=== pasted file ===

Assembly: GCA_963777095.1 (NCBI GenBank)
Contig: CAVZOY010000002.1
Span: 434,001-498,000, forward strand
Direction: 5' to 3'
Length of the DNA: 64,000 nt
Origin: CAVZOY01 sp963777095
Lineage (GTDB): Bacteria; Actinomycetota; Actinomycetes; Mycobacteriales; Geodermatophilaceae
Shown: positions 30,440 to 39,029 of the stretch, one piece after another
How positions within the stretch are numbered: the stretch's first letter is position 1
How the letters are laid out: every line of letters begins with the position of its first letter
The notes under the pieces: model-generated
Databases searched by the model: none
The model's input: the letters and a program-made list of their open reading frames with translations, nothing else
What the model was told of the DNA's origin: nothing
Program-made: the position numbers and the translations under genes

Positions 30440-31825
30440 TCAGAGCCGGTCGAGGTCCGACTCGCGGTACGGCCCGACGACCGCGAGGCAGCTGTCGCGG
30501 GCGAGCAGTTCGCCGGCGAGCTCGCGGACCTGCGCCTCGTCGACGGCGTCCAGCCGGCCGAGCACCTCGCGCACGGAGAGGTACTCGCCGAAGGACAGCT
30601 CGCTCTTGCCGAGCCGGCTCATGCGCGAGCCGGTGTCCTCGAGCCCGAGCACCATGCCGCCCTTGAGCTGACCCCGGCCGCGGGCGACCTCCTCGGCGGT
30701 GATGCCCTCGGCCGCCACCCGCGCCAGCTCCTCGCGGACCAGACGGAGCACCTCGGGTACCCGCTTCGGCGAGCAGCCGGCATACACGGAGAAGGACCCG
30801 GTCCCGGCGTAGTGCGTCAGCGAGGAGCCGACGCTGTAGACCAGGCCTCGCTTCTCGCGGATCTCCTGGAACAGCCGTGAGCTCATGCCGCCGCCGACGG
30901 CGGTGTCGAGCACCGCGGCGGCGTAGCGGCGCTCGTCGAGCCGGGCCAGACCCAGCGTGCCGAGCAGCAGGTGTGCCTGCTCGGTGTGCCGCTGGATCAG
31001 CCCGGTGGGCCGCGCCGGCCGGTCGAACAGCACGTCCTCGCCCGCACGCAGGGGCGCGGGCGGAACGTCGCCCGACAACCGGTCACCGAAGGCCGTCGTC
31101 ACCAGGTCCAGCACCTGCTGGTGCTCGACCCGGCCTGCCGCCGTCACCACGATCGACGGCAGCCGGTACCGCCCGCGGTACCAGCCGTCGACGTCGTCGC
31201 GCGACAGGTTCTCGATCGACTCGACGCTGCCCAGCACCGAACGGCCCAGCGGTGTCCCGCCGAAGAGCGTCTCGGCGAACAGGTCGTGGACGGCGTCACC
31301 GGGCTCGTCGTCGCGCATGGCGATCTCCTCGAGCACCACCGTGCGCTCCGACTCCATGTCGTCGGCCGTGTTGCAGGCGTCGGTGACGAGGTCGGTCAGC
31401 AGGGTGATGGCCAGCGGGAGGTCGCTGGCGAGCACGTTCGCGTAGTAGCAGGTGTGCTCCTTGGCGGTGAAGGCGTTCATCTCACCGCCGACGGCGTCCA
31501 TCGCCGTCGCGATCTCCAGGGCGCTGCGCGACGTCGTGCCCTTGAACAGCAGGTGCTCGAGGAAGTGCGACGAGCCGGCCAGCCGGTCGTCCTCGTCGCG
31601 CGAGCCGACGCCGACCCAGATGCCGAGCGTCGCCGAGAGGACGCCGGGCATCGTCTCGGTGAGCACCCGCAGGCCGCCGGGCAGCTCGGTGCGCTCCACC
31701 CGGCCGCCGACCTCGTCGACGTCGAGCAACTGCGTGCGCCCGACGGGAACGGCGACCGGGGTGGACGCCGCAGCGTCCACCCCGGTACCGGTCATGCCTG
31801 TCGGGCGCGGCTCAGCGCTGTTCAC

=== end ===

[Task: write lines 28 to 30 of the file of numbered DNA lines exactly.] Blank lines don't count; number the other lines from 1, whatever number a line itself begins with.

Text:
31501 TCGCCGTCGCGATCTCCAGGGCGCTGCGCGACGTCGTGCCCTTGAACAGCAGGTGCTCGAGGAAGTGCGACGAGCCGGCCAGCCGGTCGTCCTCGTCGCG
31601 CGAGCCGACGCCGACCCAGATGCCGAGCGTCGCCGAGAGGACGCCGGGCATCGTCTCGGTGAGCACCCGCAGGCCGCCGGGCAGCTCGGTGCGCTCCACC
31701 CGGCCGCCGACCTCGTCGACGTCGAGCAACTGCGTGCGCCCGACGGGAACGGCGACCGGGGTGGACGCCGCAGCGTCCACCCCGGTACCGGTCATGCCTG